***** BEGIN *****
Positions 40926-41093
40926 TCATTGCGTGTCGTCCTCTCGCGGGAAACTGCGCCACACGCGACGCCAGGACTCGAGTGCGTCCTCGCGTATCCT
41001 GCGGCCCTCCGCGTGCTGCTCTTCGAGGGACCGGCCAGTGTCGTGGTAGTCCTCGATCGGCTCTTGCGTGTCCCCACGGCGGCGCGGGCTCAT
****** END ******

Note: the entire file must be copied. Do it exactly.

Positions 40926-41093
40926 TCATTGCGTGTCGTCCTCTCGCGGGAAACTGCGCCACACGCGACGCCAGGACTCGAGTGCGTCCTCGCGTATCCT
41001 GCGGCCCTCCGCGTGCTGCTCTTCGAGGGACCGGCCAGTGTCGTGGTAGTCCTCGATCGGCTCTTGCGTGTCCCCACGGCGGCGCGGGCTCAT